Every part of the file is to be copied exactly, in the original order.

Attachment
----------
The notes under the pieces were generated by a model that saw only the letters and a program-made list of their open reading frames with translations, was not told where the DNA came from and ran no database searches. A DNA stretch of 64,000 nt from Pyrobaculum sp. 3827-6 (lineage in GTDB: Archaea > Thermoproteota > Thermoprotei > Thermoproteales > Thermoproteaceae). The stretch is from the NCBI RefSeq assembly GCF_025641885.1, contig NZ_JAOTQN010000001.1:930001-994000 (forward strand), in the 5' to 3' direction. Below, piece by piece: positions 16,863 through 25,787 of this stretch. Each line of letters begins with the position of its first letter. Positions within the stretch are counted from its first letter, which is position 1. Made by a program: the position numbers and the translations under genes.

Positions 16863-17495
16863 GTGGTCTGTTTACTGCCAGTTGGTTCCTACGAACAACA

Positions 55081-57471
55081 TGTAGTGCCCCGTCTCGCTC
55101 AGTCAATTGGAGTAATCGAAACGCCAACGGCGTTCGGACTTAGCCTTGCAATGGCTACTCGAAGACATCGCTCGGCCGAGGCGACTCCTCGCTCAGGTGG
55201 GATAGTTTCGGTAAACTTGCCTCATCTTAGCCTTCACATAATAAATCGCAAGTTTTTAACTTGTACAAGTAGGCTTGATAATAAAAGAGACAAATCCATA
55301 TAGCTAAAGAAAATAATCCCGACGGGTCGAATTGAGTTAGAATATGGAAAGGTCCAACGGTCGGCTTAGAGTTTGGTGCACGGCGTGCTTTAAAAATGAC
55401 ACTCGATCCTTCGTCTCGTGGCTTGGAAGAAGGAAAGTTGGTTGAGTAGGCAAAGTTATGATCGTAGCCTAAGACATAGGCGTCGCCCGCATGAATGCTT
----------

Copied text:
The notes under the pieces were generated by a model that saw only the letters and a program-made list of their open reading frames with translations, was not told where the DNA came from and ran no database searches. A DNA stretch of 64,000 nt from Pyrobaculum sp. 3827-6 (lineage in GTDB: Archaea > Thermoproteota > Thermoprotei > Thermoproteales > Thermoproteaceae). The stretch is from the NCBI RefSeq assembly GCF_025641885.1, contig NZ_JAOTQN010000001.1:930001-994000 (forward strand), in the 5' to 3' direction. Below, piece by piece: positions 16,863 through 25,787 of this stretch. Each line of letters begins with the position of its first letter. Positions within the stretch are counted from its first letter, which is position 1. Made by a program: the position numbers and the translations under genes.

Positions 16863-17495
16863 GTGGTCTGTTTACTGCCAGTTGGTTCCTACGAACAACA

Positions 55081-57471
55081 TGTAGTGCCCCGTCTCGCTC
55101 AGTCAATTGGAGTAATCGAAACGCCAACGGCGTTCGGACTTAGCCTTGCAATGGCTACTCGAAGACATCGCTCGGCCGAGGCGACTCCTCGCTCAGGTGG
55201 GATAGTTTCGGTAAACTTGCCTCATCTTAGCCTTCACATAATAAATCGCAAGTTTTTAACTTGTACAAGTAGGCTTGATAATAAAAGAGACAAATCCATA
55301 TAGCTAAAGAAAATAATCCCGACGGGTCGAATTGAGTTAGAATATGGAAAGGTCCAACGGTCGGCTTAGAGTTTGGTGCACGGCGTGCTTTAAAAATGAC
55401 ACTCGATCCTTCGTCTCGTGGCTTGGAAGAAGGAAAGTTGGTTGAGTAGGCAAAGTTATGATCGTAGCCTAAGACATAGGCGTCGCCCGCATGAATGCTT